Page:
I can’t call Contagion as a feel-good movie. In fact, you won’t want to be feeling anything—or anyone—after seeing this cautionary tale about the spread of a deadly virus. But you won’t be able to take your eyes off the screen.
Contagion was directed by Steven Soderbergh and written by Scott Z. Burns, who collaborated on the underappreciated The Informant! That film was played tongue-in-cheek, while this one couldn’t be more serious. I would describe it as a horror movie—the most potent kind, because it’s so completely credible. Like other films of this kind (Outbreak, 28 Days Later) it takes—
For a film that is alternately emotional and cerebral, Hereafter grabs your attention with a scene worthy of a high-end disaster movie: an incredible depiction of a Tsunami. Knowing that it’s coming, as many people will from the previews and advertisements, won’t lessen the impact of this tour de force, which is frighteningly believable in every detail.
So how did I luck into a moment of serendipitous spontaneity with Clint Eastwood, Matt Damon, and Morgan Freeman? Allow me to explain. As any media veteran will tell you, participating in movie press junkets...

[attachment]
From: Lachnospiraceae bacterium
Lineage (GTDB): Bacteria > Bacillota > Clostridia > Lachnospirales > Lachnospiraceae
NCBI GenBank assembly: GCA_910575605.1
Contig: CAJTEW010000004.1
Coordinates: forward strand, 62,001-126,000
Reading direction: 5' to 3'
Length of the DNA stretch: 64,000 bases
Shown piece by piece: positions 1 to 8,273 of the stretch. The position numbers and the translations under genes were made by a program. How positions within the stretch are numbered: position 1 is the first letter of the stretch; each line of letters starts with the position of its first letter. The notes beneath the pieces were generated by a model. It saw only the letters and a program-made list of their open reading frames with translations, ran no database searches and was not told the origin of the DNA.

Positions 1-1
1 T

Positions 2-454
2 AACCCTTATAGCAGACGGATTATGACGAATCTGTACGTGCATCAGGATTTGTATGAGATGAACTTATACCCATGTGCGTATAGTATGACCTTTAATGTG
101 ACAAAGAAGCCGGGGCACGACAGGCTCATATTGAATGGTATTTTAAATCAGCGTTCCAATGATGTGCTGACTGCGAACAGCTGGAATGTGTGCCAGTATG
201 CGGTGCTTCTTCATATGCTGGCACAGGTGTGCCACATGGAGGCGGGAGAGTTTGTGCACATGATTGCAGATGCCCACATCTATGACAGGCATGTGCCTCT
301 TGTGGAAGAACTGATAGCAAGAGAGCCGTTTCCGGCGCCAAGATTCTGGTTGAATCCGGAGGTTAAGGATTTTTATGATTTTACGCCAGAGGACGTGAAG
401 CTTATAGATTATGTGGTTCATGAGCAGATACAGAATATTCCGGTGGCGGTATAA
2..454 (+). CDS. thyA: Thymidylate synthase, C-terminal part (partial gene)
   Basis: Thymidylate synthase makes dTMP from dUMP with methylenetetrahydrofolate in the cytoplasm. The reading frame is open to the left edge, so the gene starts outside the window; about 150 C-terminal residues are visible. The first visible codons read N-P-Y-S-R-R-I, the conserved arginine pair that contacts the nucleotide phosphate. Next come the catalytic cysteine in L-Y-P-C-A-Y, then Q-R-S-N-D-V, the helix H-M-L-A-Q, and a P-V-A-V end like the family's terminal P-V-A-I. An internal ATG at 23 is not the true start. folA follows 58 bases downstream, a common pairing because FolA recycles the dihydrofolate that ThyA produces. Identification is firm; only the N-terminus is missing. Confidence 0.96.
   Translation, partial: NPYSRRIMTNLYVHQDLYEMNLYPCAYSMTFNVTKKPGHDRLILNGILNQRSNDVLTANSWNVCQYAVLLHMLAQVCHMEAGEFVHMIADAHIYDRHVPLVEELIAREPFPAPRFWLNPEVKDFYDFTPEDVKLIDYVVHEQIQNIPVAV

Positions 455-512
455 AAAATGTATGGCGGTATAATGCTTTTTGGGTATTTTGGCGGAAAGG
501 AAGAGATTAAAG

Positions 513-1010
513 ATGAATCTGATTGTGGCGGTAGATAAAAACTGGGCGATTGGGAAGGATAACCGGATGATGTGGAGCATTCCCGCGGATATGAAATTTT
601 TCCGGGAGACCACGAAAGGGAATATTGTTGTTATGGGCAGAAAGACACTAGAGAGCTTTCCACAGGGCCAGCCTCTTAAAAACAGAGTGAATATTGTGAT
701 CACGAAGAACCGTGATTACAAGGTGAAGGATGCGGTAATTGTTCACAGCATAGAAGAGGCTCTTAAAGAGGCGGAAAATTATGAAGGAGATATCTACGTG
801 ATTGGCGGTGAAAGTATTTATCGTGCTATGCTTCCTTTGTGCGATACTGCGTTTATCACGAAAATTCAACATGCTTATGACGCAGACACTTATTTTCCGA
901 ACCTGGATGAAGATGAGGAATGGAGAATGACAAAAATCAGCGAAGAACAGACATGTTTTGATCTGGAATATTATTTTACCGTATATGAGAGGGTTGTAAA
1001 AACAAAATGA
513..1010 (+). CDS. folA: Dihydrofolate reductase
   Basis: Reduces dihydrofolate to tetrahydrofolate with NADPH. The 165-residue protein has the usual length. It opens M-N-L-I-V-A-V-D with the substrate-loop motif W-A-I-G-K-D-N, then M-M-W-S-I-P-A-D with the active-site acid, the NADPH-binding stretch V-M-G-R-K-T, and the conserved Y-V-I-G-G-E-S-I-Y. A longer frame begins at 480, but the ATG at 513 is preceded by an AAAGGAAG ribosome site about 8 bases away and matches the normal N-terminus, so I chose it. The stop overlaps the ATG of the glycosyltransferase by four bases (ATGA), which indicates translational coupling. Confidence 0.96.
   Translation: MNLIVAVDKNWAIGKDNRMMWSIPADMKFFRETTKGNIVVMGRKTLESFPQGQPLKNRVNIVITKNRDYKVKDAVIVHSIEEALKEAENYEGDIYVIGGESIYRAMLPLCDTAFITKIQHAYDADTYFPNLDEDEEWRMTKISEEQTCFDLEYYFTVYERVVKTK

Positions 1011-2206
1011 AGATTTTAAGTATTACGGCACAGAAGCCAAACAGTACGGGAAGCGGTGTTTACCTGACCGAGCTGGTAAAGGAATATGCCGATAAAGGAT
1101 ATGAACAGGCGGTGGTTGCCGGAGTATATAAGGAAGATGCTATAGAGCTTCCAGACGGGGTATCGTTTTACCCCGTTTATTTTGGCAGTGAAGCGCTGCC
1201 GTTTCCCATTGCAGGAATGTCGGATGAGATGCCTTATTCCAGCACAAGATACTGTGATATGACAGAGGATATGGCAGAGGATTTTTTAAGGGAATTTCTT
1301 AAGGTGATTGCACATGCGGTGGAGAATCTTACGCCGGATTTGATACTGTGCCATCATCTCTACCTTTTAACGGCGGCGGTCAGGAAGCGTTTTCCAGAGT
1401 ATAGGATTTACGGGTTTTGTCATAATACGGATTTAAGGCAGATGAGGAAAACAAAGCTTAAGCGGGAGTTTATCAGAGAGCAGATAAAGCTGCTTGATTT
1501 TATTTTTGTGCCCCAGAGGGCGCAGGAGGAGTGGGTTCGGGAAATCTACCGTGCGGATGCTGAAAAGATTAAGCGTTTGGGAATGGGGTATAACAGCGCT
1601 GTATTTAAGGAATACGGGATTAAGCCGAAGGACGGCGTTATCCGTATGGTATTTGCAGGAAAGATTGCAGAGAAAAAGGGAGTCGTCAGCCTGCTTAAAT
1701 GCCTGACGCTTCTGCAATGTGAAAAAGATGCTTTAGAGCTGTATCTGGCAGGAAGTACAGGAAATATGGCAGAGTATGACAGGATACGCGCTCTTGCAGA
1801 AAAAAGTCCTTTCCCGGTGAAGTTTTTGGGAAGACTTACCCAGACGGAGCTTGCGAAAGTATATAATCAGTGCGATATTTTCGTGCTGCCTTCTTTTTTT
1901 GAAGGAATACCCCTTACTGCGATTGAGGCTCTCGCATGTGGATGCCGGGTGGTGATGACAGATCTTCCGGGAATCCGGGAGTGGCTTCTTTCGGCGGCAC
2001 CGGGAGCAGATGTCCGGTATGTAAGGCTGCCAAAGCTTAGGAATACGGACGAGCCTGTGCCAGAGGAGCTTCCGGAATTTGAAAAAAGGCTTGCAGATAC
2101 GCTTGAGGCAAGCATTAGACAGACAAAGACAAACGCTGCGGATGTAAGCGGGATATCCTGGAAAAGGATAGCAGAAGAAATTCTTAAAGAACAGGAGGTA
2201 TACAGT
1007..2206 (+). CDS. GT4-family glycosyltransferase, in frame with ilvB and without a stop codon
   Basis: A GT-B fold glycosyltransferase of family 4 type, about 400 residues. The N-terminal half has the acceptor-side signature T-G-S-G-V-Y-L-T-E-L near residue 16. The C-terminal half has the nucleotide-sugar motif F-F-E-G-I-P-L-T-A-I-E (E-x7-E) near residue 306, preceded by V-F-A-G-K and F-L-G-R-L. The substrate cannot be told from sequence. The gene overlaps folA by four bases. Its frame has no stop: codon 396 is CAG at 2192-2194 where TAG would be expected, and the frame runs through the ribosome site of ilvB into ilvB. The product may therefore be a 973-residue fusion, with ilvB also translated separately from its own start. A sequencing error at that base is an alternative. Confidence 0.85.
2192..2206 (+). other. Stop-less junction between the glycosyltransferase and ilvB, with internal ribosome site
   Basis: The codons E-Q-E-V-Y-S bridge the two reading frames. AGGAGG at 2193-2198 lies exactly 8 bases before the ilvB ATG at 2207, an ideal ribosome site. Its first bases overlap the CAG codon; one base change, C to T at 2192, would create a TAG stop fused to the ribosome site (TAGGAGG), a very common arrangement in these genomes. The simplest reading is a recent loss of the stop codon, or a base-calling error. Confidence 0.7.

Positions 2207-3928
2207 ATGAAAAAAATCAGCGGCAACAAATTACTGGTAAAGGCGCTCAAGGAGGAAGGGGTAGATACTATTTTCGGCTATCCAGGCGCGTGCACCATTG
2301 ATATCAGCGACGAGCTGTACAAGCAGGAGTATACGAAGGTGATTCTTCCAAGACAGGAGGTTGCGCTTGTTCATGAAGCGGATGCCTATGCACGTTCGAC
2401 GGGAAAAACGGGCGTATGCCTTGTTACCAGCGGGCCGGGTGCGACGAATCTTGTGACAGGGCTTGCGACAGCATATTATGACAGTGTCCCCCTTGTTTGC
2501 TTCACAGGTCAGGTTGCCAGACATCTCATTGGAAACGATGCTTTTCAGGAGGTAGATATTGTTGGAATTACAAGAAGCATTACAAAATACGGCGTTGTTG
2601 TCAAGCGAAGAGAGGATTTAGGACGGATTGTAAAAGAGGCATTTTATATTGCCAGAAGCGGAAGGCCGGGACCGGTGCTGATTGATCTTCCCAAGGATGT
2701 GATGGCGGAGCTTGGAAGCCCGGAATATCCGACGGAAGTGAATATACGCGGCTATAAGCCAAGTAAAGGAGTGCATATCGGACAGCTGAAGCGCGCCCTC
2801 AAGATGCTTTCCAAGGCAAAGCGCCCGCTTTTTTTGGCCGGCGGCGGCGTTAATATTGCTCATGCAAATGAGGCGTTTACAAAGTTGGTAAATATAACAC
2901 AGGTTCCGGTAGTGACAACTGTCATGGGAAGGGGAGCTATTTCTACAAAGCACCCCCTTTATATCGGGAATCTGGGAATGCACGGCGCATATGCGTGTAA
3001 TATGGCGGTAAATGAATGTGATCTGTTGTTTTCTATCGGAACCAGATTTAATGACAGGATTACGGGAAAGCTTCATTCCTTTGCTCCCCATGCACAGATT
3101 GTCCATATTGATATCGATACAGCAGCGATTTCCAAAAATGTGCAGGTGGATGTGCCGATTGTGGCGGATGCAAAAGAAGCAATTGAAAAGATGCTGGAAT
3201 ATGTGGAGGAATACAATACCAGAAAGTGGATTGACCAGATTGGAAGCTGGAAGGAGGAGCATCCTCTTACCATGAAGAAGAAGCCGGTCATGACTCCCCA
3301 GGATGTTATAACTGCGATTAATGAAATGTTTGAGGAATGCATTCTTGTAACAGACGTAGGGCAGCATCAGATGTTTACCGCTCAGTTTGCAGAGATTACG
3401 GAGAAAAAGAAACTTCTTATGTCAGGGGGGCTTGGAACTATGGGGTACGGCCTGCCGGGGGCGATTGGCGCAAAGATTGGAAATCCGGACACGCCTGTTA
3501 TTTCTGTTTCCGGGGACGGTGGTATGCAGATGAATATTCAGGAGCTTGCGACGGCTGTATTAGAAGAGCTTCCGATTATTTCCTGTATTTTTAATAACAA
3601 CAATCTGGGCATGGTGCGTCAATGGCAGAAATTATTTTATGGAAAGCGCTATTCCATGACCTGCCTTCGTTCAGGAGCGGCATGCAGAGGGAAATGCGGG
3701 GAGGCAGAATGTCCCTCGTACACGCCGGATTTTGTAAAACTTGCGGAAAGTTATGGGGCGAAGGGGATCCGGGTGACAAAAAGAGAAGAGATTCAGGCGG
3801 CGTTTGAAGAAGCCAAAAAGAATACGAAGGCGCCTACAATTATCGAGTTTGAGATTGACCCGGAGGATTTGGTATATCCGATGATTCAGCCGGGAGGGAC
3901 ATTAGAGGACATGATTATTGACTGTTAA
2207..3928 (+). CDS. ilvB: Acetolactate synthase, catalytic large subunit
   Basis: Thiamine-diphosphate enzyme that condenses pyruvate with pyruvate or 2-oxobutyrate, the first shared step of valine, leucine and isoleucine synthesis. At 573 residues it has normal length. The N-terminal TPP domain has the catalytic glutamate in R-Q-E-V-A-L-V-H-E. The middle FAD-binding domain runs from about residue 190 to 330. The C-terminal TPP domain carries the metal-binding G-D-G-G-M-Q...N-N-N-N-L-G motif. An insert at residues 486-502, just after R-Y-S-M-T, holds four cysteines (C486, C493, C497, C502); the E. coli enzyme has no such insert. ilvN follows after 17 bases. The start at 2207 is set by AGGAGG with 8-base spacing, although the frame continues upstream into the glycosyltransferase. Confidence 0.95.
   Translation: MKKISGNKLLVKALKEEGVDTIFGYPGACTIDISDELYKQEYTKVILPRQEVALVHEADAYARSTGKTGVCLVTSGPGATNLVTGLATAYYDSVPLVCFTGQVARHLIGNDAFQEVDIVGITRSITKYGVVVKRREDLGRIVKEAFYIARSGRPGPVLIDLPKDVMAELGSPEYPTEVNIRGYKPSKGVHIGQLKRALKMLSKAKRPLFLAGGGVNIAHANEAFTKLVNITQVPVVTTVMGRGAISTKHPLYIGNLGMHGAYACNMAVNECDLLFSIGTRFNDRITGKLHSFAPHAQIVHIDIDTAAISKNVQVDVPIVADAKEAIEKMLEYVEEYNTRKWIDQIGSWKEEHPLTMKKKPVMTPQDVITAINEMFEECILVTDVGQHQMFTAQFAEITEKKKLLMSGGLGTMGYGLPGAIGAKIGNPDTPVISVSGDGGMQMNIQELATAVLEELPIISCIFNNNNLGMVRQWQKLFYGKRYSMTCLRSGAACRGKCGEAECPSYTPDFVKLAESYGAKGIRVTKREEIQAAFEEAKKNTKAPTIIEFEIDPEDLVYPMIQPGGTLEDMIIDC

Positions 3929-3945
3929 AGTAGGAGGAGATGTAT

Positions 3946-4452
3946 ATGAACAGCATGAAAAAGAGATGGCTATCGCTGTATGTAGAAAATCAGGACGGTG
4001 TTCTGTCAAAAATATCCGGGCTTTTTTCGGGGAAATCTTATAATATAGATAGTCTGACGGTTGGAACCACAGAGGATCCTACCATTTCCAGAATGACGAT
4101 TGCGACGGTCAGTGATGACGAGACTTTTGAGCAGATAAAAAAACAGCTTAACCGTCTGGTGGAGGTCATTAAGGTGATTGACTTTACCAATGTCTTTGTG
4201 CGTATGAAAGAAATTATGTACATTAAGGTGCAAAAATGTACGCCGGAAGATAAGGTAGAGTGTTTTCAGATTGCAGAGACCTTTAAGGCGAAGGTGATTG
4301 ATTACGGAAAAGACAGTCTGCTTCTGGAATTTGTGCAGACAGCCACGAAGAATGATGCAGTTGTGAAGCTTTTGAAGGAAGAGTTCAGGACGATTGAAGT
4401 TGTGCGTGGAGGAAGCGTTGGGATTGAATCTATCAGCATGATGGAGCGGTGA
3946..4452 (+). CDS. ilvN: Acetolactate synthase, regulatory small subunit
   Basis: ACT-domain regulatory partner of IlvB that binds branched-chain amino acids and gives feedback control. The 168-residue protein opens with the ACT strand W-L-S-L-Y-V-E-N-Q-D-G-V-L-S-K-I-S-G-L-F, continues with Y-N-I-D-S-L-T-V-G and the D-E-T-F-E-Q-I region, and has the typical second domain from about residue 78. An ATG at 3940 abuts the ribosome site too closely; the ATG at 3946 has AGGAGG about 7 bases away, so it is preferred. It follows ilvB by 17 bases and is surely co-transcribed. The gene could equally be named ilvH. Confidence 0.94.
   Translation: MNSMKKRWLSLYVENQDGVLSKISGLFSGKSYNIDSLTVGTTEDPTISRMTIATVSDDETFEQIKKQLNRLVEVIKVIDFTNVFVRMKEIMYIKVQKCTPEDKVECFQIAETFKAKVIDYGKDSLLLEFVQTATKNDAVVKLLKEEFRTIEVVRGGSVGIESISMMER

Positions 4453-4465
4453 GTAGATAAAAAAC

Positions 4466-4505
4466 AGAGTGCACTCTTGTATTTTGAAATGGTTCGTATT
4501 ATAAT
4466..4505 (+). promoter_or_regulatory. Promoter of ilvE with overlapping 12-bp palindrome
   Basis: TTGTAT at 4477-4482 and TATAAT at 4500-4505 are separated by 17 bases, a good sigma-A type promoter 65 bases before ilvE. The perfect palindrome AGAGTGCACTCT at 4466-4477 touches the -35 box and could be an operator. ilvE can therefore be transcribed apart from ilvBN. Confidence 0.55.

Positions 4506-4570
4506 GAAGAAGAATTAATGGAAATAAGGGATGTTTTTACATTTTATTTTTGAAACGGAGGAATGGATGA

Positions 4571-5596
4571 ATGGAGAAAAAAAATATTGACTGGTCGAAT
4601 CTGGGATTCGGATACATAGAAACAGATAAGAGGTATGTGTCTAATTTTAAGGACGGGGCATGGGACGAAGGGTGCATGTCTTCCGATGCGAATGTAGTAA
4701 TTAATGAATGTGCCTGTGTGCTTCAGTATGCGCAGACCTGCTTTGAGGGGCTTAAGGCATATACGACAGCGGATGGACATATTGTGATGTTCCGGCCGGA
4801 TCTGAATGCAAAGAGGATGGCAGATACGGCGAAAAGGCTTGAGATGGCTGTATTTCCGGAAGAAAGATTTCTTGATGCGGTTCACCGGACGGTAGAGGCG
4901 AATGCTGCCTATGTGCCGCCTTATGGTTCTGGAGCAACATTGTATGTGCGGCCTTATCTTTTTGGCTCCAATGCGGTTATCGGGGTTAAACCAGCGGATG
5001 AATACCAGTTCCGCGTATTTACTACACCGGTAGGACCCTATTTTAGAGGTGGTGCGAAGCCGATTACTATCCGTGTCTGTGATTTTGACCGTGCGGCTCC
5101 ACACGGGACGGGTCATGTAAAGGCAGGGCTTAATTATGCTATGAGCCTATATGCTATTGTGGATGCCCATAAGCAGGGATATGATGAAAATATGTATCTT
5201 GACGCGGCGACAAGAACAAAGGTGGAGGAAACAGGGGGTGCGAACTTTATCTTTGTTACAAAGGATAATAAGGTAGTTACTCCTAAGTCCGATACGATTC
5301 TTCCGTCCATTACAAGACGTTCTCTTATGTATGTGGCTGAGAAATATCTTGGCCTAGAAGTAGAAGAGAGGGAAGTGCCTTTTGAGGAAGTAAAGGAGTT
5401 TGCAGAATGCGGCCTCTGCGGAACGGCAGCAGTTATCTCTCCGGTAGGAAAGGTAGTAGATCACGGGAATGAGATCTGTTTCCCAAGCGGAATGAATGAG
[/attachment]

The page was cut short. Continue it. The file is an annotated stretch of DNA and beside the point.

is not a lot of fun. On the one hand, you get to spend a little time with the world’s most famous movie stars, as well as talented directors and filmmakers. On the other hand, you’re often forcibly reminded that you are merely one tiny cog in a giant machine, as these people are being led through a hundred or more interviews over a two or three-day stretch. Fortunately, Entertainment Tonight has enough clout to arrange for its own room at the junket hotel, so as a reporter you’re not being hustled in and out by someone with a stopwatch. The stars get a break from the confinement of their cocoon and, if you hit it off, they might open up for an extra
Matt Damon has matured into one of our most versatile—and daring—screen actors, and he’s on top of his game in The Informant!, the wacky new film from ever-unpredictable Steven Soderbergh. It is, at once, an incredible true story of one man’s attempt to expose corporate wrongdoing, and a straight-faced parody of whistle-blower stories like The Insider. So how exactly do you tell a (mostly) real-life story and...
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